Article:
Louai Beshara/AFP/Getty Images
Syrian President Bashar al-Assad speaks during a press conference with Iraq’s prime minister in Damascus on July 16, 2023 (Photo by LOUAI BESHARA / AFP)
France has issued an arrest warrant for Syrian President Bashar al-Assad over the alleged use of banned chemical weapons against civilians in Syria, a judicial source told CNN on Wednesday.
According to the source, two investigative judges on Tuesday issued four warrants against Assad, his brother Maher al-Assad and two other senior officials for complicity in crimes against humanity and complicity in war crimes.
Anwar al-Bunni, a Syrian human rights lawyer and founder of the Syrian Center for Legal Studies and Research, told CNN the decision was “unprecedented.” It is believed to be the first time a nation has issued an arrest warrant for crimes against humanity for a sitting head of state of another country.
An Interpol ‘Red Notice’ is expected to follow, according to Michael Chammas, one of the plaintiff’s lawyers, who spoke to CNN from Germany.
A red notice is a request to law enforcement worldwide to locate and temporarily arrest someone awaiting extradition, surrender or similar legal action, according to Interpol.
“All Interpol member states should then comply with the arrest warrant,” Chammas told CNN.
The legal case was filed by the Syrian Center for Media and Freedom of Expression (SCM), the Open Society Justice Initiative (OSJI) and the Syrian Archive in March 2021 “over the use of prohibited chemical weapons against civilians in the city of Douma and the district of the eastern Ghouta in August 2013, in attacks that killed more than 1,000 people,” the plaintiffs said in a statement on Wednesday.
The Syrian government was accused of using poison gas in Ghouta, a suburb of Damascus, then a rebel stronghold that the regime had been desperately trying to retake for more than a year. It, in turn, accused opposition forces of carrying out the attacks themselves.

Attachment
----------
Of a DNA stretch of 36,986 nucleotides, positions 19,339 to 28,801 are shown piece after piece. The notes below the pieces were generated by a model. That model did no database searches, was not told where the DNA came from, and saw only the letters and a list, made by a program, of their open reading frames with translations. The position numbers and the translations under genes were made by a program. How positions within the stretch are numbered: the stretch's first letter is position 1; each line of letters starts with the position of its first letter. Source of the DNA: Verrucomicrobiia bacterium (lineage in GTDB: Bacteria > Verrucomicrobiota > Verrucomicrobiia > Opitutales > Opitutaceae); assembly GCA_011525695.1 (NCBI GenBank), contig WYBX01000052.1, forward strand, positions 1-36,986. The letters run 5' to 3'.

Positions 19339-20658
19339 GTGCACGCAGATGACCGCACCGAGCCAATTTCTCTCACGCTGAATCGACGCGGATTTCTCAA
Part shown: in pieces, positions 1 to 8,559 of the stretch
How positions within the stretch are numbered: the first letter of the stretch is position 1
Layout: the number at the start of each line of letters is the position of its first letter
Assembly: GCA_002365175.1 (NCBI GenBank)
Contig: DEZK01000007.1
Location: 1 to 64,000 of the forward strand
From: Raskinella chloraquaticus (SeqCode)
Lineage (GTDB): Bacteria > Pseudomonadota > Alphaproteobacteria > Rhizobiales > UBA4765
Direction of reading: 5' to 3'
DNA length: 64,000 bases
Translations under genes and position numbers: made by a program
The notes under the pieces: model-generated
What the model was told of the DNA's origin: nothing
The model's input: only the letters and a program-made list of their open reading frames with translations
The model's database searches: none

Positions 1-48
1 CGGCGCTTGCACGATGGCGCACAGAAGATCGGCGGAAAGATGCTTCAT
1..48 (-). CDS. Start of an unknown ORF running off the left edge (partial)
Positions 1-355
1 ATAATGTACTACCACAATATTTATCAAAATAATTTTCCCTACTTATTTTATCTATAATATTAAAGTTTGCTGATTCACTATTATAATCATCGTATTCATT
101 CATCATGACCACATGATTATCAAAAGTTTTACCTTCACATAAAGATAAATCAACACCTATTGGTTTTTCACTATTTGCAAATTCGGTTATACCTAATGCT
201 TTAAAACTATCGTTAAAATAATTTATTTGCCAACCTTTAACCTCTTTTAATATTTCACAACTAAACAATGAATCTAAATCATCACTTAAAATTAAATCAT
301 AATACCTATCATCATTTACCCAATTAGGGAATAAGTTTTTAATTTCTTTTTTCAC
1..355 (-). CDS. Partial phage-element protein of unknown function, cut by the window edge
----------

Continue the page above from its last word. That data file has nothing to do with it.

An investigation was opened “in response to a criminal complaint based on the testimony of survivors of the August 2013 attacks,” the plaintiffs’ statement read.
Lawyer Mazen Darwish, founder and director general of the Syrian Center for Freedom of Media and Expression (SCM), said in a statement Wednesday that the ruling “constitutes a historic legal precedent.”
“It is a new victory for the victims, their families and the survivors and a step on the road to justice and sustainable peace in Syria,” Darwish said.
Hadi al Khatib, the founder of the Syrian Archive, said: “With these arrest warrants, France takes a firm position that the terrible crimes that happened ten years ago cannot and will not be left unregarded. We see soon that France and hopefully other countries will take the strong evidence that we have gathered over the years and finally demand criminal responsibility from officials at the highest level.”
CNN is reaching out to the Syrian government for comment.
The Syrian government has long been accused of war crimes, but it has repeatedly insisted that its strikes are targeting “terrorists”. It has denied using chemical weapons.
“We have never used our chemical arsenal in our history,” Assad said in 2017. He added that “morally” the Syrian government would never do this “because it is not acceptable.”